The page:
Tips For Caregiver's

People with Alzheimer's disease frequently become more disoriented after dark or when waking. Leaving a night-light on in the bedroom may be helpful.

~WebMd

Monday, June 1, 2009

The Truth

When dealing with Alzheimer's and Dementia patients, when does one tell the truth?

Today, since I arrived home from work, Muddear has asked me on numerous occasions... "Where is my baby?" I tried to rationalize with her, but of course it didn't work. I would ask, "Muddear, how old are you?"

"That doesn't matter. Where is my baby?"
"But, it does matter. You are 97 years old, there is no way that you have babies. They are all grown."
"No they are not. Where are my babies?"

A little later, I tried again to rationalize with Muddear as she asked...

"Did somebody take my babies?"
"Of course not Muddear, your babies are adults now."
"No they are not."
"Muddear, tell me something, when did you start having babies?"
"Oh when I was about 79."
"Now Muddear, you know you didn't have babies at 79. That's too old - not just for you, but no one has babies at 79."

It is almost 10:00 p.m. and this issue is still not resolved. She keeps asking us... "Where is my baby?" Should we play along with her? I fear that this would create even more problems.

What do you think?

8 comments:

Janice and Jessica said...

I would play along. I see lots of little ladies in my husbands facility with doll babies and they think they are their real babies. You can't argue with dementia and alzheimers. It is muddears reality. Try to appease her the best you can. Little white lies don't hurt in this case, they can only help.

njm said...

Janice and Jessica,

I'm sure you are right. It makes me nervous, because when I agree with Muddear, she becomes so adamant about the topic. But then again, she's adamant if I disagree, so perhaps agreeing is better!

Shadowspun said...

How is Muddear doing? Is she (and you & family) okay?

Linda Fisher said...

Tell her something like, "The babies have been fed and are asleep. Tell me about your babies." In her mind, they are babies. A doll might help.

In her mind her children are babies. She is anxious because she thinks she needs to be taking care of them. She won't believe you if you tell her they are adults.

alicerockit said...

I have been reading your blog from start to finish and found it fascinating. I work with people with moderate to severe dementia and recognize so many of the thoughts you have.
My feeling and training would say to not disagree with Muddear - this only usually leads to more anxiety and more confusion. A line of agreement then perhaps a subtle change of questioning - or distraction onto something else. I have client at work who has been asking where her mother is (she died over 30 years ago)- it seems to be more beneficial to say that her mother around or coming soon as this gives her comfort. The question of her mother then is forgotten and she is able to move on to something else. It is playing along i guess but to tell her that her mum is dead repeatedly is much more distressing - its like going through the death all over again.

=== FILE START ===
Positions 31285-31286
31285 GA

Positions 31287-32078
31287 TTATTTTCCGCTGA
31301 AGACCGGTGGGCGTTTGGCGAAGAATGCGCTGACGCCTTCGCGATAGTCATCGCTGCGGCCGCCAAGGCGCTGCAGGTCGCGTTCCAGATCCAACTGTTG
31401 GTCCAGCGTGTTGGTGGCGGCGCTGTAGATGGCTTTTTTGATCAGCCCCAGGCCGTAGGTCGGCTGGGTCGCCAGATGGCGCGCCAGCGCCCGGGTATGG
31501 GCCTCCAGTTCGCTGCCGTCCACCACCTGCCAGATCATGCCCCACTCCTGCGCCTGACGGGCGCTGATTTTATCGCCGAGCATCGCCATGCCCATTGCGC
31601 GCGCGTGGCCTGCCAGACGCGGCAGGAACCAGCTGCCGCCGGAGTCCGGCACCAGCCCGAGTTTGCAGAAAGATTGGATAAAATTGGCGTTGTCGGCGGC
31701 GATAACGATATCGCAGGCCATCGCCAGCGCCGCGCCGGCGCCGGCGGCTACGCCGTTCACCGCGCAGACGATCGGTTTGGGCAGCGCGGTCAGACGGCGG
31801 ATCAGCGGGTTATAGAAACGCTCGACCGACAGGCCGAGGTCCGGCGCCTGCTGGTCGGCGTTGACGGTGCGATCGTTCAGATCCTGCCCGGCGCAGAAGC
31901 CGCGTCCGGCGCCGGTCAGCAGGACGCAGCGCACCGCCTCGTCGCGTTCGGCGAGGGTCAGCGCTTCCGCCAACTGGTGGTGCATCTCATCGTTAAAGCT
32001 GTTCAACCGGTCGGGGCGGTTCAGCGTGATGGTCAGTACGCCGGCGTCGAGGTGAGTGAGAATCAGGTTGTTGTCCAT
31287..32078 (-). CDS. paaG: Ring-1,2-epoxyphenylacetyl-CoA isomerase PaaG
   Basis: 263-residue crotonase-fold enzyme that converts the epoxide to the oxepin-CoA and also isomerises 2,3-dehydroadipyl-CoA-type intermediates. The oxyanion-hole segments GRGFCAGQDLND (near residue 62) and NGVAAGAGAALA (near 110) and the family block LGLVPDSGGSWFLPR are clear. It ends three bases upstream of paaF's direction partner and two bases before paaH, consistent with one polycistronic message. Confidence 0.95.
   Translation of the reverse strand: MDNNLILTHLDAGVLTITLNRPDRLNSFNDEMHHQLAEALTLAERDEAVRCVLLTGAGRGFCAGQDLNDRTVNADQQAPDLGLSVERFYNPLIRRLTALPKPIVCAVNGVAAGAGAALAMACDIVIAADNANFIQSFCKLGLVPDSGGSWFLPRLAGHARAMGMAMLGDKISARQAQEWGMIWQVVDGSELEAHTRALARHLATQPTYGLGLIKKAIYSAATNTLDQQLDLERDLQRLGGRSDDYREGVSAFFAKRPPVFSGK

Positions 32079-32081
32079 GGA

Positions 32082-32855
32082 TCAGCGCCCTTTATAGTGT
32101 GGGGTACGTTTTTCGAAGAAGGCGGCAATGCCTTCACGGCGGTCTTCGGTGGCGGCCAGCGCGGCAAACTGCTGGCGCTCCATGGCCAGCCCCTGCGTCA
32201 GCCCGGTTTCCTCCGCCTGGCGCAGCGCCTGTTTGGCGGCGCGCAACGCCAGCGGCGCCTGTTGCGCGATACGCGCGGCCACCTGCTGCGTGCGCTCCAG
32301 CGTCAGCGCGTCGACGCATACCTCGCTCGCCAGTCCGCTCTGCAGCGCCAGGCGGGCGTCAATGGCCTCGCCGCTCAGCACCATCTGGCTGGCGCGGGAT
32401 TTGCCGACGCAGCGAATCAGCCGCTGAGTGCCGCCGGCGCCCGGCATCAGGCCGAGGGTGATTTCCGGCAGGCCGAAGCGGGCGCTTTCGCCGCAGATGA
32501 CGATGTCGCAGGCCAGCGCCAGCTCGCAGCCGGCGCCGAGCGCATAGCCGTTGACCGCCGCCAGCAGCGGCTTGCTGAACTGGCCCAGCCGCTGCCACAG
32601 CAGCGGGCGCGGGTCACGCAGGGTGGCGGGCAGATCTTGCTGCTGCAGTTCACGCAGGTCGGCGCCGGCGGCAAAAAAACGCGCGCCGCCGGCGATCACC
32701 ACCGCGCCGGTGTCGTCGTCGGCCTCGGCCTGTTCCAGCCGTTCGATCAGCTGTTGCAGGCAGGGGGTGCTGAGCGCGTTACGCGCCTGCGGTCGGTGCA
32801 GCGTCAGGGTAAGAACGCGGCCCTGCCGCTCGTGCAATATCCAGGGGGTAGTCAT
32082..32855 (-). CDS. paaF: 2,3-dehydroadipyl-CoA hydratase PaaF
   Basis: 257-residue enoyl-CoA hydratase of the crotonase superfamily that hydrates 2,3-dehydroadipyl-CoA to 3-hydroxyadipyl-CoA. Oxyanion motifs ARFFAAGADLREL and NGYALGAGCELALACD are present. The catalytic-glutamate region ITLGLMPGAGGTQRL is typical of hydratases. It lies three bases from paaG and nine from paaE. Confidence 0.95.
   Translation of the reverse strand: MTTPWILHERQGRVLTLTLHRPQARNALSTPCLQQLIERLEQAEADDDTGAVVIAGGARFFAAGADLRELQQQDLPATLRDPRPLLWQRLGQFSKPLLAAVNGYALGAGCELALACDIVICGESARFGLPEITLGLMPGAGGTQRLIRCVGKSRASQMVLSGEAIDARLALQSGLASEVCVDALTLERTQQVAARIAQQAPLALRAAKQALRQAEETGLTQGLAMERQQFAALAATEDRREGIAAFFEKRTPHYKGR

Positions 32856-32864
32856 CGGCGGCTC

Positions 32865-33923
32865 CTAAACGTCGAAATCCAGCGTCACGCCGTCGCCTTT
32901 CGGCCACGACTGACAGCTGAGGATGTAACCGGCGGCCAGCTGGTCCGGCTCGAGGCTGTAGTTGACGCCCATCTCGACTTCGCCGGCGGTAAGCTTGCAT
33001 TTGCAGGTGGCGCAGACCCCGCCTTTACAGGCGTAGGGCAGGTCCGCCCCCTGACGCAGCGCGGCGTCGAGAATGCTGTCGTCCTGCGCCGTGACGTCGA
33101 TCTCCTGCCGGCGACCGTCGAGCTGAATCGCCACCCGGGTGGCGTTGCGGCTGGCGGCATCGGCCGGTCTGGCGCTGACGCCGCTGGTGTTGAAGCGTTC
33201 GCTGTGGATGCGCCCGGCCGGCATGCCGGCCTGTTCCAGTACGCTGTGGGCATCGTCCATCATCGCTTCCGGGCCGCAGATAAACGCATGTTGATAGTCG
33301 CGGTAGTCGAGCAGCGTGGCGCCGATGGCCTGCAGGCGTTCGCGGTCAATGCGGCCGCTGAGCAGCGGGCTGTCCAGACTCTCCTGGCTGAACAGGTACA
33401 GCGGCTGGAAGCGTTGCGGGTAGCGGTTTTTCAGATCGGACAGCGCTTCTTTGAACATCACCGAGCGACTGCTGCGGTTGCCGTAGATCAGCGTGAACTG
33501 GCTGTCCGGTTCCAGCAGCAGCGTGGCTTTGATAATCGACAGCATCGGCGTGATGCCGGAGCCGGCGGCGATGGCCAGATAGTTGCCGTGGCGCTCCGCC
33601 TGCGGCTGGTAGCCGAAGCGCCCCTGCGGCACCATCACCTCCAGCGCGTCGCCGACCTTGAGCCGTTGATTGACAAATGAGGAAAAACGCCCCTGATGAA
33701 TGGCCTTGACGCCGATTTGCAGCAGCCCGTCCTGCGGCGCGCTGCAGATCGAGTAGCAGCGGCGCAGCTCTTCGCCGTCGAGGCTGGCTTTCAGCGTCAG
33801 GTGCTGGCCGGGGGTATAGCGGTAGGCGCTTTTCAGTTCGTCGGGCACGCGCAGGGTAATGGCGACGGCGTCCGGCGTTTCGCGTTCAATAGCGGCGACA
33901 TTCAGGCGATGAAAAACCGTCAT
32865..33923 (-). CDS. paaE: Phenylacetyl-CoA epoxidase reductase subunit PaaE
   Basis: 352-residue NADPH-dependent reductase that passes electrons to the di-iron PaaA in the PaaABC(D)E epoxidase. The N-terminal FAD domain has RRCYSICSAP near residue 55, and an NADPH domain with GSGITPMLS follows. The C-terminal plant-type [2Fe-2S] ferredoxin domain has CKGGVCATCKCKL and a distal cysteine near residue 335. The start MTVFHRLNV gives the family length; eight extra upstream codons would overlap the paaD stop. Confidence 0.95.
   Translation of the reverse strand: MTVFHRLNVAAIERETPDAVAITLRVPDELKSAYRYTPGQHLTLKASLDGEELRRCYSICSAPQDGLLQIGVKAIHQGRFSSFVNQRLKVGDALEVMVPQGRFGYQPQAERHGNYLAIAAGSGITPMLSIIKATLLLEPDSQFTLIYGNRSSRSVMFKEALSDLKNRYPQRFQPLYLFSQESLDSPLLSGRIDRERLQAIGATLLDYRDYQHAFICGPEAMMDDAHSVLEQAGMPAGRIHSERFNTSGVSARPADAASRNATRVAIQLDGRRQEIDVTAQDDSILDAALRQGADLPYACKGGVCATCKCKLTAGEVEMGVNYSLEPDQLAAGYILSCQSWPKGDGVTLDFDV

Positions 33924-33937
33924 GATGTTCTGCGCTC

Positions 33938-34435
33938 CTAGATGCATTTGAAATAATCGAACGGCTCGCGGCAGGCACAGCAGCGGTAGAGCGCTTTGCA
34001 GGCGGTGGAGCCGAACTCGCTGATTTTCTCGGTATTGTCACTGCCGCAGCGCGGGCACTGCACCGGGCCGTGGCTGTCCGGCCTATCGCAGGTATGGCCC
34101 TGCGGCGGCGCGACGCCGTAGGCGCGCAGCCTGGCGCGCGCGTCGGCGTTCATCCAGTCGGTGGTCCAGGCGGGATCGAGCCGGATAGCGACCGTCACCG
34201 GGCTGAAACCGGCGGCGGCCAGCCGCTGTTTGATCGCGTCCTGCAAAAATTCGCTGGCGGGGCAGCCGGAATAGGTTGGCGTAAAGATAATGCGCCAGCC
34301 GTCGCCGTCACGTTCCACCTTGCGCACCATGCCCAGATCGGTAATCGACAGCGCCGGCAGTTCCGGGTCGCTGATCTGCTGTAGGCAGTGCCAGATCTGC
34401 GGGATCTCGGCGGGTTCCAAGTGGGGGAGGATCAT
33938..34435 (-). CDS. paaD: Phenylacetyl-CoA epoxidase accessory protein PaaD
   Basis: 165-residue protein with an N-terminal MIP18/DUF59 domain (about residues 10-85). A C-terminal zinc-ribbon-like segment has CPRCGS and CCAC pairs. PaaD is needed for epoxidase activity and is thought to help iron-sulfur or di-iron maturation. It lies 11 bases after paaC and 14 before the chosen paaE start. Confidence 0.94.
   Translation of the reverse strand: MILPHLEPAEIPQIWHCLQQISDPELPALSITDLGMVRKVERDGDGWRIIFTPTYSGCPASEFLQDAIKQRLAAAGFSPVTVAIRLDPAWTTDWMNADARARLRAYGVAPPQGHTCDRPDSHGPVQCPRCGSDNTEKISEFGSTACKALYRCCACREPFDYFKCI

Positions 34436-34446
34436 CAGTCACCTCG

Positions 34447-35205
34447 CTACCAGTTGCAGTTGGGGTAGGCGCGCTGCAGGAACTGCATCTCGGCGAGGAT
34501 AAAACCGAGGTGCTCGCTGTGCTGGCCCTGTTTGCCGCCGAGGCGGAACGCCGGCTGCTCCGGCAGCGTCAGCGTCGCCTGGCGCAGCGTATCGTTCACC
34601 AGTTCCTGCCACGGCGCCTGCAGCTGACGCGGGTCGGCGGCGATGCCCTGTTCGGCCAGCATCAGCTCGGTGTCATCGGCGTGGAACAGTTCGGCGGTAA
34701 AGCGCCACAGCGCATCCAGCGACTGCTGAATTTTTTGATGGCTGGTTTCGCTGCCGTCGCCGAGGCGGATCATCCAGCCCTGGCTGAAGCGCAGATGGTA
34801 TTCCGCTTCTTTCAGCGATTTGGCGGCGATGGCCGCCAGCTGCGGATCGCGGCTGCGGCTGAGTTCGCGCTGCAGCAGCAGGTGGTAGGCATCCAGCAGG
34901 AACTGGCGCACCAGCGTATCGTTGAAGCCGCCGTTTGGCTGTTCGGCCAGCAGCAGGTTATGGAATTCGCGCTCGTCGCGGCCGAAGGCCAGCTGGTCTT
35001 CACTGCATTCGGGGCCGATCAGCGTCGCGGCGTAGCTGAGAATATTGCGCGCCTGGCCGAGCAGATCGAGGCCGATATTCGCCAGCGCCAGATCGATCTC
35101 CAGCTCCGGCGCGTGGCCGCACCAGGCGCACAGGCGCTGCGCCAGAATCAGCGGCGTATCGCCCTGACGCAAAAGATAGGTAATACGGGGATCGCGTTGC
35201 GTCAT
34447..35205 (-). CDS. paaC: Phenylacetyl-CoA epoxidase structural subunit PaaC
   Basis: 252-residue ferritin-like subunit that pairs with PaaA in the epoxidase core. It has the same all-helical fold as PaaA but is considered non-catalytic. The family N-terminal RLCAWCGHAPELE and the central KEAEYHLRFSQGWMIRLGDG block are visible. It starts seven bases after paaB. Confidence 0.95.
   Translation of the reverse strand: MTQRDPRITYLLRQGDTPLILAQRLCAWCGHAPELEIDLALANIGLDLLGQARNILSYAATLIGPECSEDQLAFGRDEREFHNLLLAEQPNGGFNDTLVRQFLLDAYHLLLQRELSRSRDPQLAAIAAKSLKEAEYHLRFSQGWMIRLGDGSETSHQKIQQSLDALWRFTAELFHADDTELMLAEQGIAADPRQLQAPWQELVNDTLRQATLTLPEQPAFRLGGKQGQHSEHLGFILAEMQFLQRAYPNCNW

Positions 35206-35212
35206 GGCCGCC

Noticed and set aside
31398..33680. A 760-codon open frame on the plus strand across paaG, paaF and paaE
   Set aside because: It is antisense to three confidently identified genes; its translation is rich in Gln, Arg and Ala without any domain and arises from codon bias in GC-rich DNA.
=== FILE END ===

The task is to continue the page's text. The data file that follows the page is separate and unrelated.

Retta said...

Happy to find your blog.
My Mom(77)is having some of the same issues,this morning she asked my Dad,who he was,and what did he do with her husband(him)....last month she wanted to know what we did with her Mother....she seems to be totally in the moment,with these episodes.My Dad is on his last leg-it's taking a toll on him(as the caregiver).

njm said...

Linda Fisher and Alicerockit,

Thank you both for stopping by and commenting. It is such a difficult decision. I've noticed that if we play along, the situation doesn't get better. As in your example, Muddear will begin asking for her mother or husband (both are deceased). When we say they are deceased, she gets irate, disagrees and becomes argumentative. However, if we agree, she becomes she starts yelling for them and wheeling her wheelchair around looking for them. Then she becomes irate and argumentative, because she thinks we are keeping them apart. There have been times when she will stay up all night long, waiting for them not to mention angry with us for not allowing them to come into her room. There seems to be no win.

njm said...

Retta,

I understand your dad's plight. The one thing you can do for your dad is spend time with your mom so he can have a break. He needs time to refresh, spend time with friends or other family members.

Also, you should look into respite care periodically so that your dad can have a little time to be himself and not a caregiver.

If you want to talk about it, feel free to contact me.